Are you heading to an exotic hot spot for spring break? Maybe diving into a semester studying overseas during the summer? Or perhaps you’re just finally treating yourself to that long-overdue vacation?

Whatever your reason for traveling abroad, getting prepared to hop on a plane or a boat can be a bit of a stressful process. There’s a lot to remember before you even get your foot on a plane, and heading out into a new place with different languages, customs, and cultures can be intimidating (and exciting!). Luckily, we’ve got you covered with some of the best tips for planning your trip so that you can get the most of your experience! 

1. Keep a photocopy of your passport on hand at all times. 

 If you’re going out of the country, a passport is an absolute necessity. To make sure you avoid losing it, it is best to take a photocopy of your passport to keep with you in your wallet or purse while you’re out adventuring, and leave the actual document in a secure location in your room. Any US embassy will be able to use your passport number to identify you if you need assistance. For places that require a photo ID (like a bar), you can continue to rely on your state driver’s license or ID.

 And don’t forget: it takes a minimum of four to six weeks to get your passport in the U.S., so plan accordingly!

2. Pack light! 

 It can be tempting to want to bring your whole world with you when you go overseas, but this really isn’t necessary. Depending on the length of your stay, 3-4 outfits, a couple of pairs of shoes (a comfy pair for walking, and a nicer pair for events), and other miscellaneous necessities such as medication, a camera, and travel documents is all you really need. Liquid goods like shampoo, body wash, etc. are heavy and can cost you in baggage fees; all can be purchased in small amounts once you reach your destination.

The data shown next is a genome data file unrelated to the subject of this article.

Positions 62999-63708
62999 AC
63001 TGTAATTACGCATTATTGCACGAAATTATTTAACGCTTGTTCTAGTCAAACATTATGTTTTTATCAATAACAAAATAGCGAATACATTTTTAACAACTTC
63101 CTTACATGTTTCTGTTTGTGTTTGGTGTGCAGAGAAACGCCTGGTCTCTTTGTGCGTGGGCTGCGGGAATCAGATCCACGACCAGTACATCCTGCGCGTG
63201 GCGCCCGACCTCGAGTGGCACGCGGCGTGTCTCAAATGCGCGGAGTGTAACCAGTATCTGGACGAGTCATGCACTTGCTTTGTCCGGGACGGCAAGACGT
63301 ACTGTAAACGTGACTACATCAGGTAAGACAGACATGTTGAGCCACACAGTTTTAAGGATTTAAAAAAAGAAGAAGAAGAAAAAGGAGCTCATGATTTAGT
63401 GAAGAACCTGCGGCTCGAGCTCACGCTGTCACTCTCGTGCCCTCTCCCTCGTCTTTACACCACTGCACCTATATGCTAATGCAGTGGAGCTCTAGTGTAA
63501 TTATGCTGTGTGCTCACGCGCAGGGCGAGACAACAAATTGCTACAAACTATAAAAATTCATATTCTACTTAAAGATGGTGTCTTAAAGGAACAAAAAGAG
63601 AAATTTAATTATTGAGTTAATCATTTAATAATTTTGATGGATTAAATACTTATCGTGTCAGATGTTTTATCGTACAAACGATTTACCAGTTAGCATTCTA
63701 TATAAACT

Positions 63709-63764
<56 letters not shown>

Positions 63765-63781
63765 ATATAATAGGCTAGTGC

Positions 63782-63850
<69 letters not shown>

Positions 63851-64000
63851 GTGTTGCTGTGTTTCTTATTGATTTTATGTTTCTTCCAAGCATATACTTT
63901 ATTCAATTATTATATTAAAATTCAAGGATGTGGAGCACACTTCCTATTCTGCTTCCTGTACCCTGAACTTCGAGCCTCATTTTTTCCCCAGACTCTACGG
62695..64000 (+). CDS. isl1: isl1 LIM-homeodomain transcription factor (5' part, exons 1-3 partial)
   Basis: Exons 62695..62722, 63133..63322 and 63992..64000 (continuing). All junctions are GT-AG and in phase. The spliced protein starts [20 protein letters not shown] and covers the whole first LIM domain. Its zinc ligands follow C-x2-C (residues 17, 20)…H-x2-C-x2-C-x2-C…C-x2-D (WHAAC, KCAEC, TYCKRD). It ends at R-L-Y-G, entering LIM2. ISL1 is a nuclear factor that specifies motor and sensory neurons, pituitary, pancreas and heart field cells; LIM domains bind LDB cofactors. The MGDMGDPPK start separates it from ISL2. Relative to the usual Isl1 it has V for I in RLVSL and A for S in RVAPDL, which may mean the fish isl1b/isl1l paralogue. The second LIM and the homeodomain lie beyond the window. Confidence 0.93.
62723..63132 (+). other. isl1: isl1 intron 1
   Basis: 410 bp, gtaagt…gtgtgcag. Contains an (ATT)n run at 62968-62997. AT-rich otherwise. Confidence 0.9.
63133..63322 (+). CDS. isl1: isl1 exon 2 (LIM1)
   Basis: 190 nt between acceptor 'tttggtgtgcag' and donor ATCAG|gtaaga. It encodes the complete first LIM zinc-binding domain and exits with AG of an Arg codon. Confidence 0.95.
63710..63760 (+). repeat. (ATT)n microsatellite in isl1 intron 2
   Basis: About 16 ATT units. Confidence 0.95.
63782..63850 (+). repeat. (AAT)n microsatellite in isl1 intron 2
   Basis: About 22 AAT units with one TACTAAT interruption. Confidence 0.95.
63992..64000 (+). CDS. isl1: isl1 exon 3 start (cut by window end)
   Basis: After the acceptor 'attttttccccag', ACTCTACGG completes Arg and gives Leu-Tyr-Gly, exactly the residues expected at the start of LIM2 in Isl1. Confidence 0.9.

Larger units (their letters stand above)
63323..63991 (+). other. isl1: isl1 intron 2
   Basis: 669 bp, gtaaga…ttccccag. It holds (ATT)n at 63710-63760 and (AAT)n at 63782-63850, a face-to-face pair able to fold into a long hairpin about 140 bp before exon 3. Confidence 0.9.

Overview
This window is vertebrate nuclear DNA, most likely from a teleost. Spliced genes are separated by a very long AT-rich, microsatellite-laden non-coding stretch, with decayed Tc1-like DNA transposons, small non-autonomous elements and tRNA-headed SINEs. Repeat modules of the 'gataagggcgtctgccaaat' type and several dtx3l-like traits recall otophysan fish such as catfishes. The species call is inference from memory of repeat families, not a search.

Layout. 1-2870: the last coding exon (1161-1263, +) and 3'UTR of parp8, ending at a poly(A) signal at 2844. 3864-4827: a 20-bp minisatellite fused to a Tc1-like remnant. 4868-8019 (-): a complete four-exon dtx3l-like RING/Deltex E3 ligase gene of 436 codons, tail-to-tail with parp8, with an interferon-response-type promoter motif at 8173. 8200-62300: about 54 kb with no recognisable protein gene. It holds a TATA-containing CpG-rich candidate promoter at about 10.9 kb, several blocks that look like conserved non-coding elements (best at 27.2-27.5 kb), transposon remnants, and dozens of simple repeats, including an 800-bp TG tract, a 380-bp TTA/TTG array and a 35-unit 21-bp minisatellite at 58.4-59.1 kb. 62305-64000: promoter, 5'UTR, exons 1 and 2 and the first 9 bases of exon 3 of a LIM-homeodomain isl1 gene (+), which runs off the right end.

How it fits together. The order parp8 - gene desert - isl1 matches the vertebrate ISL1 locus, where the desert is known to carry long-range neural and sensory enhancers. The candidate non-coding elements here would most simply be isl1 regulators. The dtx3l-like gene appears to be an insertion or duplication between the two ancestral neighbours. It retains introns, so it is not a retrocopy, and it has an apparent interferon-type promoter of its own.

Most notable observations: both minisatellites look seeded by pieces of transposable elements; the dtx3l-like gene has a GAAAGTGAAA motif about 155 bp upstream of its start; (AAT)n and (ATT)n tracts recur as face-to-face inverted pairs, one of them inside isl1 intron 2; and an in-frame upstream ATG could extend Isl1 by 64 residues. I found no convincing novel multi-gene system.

That being said, it is always a good idea to keep an extra change of clothes in your carry-on luggage, along with other necessities (meds, a toothbrush, hairbrush, deodorant, what have you) in case your luggage accidentally gets delayed or lost in transit. It’s uncommon, but it does occasionally happen, so it’s best to stay prepared.

3. When possible, pay with cash. 

 Using a debit or credit card may seem like the easier option when you’re traveling, but if you go anyplace that doesn’t use your home country’s form of currency (ex. the dollar), then you’re going to be hit with conversion fees every time you swipe that card. Conversion charges add up quickly, and the last place you want to be stuck with an empty bank account is in a foreign airport. Withdraw as much cash as you feel comfortable carrying at one time and use that as your primary means of paying while you’re traveling (extra tip: most train stations, airports, and even banks will convert cash to the proper currency if you’re hopping around).

 Tourists are also a huge target for credit card theft or fraud in many foreign countries, so relying on cash will help minimize your chance of being a target.

4. Hostels aren’t really all that terrifying.